Document details for 'Assessing nested hydrological and hydrochemical behaviour of a mesoscale catchment using continuous tracer data'

Authors Tetzlaff, D., Waldron, S., Brewer, M.J. and Soulsby, C.
Publication details Journal of Hydrology 336, 430-443.
Keywords catchment hydrology, continuous water quality monitoring, environmental tracers, diurnal variability, GIS, hydrological flow paths, hydrograph separation
Abstract High resolution (15 min) continuous environmental tracer data (conductivity, pH and derived Gran alkalinity) were used to investigate the hydrological functioning of the 233 km2 Feugh catchment in NE Scotland and two of its nested sub-catchments (42 km2 and 1 km2). Over the 2003-2004 hydrological year, a fine resolution Gran alkalinity time series was derived and indicated detailed and subtle changes in stream chemistry. Diurnal variation in alkalinity and flow were observed under low flow conditions, attributed to instream-respiration and riparian-evapotranspiration respectively. At high flows, abrupt threshold-like behaviour was evident during storm events as hydrological sources in the acidic surface horizons of the catchment soils replace groundwater as the dominant source of runoff. Using Gran alkalinity to define end-member compositions, chemically-based hydrograph separations revealed that as catchment scale increased, groundwater contributions to annual runoff increased from 52 ± 10%, to 67 ± 6%, to 70 ± 11%. This is consistent with previous mean residence times (MRT) estimated from weekly δ18O data which respectively increased from 1.3-4.7 months-1 to 2.4-10.6 months-1 to 2.5-11.1 months-1. Linking continuous tracer data with GIS interpretation of landscape characteristics increased the sophistication of our conceptual model of catchment processes. Increasing dominance of responsive peaty soils leads to more saturation overland flow, increased flashiness of runoff, reduced groundwater recharge, reduced MRTs and more marked diurnal variations in flow, which drive concomitant difference in hydrochemistry. Conversely, increased cover of free-draining soils and aquifers in drift, reduced flashiness, increased groundwater contributions and increased MRTs. It is proposed that high resolution tracer data, in conjunction with other measurements defining catchment characteristics, represent a resource and challenge to modellers if models can be produced which use tracer data, as well as physical parameters as objective functions in model evaluation.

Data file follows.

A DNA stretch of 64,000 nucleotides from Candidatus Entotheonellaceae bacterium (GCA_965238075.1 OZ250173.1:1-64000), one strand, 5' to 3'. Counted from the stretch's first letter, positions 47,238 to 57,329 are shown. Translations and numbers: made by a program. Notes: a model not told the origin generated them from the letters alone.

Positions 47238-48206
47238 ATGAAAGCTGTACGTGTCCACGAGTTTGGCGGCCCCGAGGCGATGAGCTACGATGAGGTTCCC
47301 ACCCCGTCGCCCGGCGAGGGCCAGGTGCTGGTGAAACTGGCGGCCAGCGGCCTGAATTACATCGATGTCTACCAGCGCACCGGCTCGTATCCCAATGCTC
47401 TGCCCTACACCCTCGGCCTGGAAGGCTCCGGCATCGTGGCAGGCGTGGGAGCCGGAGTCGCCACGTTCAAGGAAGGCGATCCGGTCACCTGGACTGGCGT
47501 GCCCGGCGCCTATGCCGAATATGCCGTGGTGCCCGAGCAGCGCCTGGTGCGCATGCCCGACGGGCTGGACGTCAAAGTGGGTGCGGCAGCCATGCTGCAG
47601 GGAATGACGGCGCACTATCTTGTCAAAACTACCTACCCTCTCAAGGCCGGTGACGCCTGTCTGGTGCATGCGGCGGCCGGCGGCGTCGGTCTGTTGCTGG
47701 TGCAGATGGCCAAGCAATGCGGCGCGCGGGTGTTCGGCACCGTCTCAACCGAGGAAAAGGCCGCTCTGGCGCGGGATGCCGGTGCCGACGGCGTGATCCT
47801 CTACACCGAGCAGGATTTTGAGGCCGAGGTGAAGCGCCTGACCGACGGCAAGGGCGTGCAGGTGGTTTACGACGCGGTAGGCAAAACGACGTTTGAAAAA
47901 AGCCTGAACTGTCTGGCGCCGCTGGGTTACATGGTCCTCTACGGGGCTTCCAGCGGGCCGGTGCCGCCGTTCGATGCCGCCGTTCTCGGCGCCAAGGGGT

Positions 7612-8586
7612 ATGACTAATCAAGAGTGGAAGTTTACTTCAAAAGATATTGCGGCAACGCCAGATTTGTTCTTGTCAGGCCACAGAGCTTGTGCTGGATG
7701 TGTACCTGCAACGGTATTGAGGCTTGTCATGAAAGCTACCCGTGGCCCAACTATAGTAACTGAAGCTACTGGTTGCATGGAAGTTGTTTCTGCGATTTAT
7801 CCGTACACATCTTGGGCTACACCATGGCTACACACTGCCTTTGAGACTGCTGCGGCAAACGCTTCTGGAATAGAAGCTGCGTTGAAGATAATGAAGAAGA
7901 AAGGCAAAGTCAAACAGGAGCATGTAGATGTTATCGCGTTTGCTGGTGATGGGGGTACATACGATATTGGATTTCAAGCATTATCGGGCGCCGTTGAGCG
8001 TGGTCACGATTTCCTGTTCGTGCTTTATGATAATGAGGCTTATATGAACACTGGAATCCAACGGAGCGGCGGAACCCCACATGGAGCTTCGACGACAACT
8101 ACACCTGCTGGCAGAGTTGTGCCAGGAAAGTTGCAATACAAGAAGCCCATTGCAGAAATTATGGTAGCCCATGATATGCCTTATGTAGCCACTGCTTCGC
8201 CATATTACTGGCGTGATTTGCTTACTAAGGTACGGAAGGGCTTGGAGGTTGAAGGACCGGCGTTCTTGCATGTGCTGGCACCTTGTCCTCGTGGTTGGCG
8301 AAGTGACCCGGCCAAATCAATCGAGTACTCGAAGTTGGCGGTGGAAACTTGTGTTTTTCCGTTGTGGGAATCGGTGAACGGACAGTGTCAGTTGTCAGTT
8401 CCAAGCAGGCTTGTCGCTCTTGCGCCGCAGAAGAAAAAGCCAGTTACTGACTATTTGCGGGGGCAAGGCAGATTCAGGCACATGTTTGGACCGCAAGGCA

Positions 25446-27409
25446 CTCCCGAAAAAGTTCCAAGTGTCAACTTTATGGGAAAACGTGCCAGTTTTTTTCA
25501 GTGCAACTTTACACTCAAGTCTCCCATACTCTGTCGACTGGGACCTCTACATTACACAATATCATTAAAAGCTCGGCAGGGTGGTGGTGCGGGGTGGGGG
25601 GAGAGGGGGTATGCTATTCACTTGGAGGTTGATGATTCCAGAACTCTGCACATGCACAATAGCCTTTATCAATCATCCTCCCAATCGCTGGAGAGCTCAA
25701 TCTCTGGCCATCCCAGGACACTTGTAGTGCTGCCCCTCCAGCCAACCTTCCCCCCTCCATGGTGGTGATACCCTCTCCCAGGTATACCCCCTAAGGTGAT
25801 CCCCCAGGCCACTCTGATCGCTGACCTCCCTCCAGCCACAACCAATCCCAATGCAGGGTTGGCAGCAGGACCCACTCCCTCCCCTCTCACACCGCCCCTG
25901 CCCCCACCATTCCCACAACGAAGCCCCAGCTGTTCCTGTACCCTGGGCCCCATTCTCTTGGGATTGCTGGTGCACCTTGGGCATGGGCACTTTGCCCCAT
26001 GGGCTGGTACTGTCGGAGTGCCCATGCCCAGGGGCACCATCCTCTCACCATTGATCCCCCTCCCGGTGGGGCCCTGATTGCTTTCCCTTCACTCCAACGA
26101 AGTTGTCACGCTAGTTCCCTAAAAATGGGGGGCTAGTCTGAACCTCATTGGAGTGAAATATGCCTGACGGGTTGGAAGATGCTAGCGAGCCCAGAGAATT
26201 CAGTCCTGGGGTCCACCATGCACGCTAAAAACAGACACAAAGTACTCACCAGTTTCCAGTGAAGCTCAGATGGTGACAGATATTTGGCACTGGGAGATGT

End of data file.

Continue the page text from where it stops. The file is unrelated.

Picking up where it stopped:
Last updated 2008-06-20
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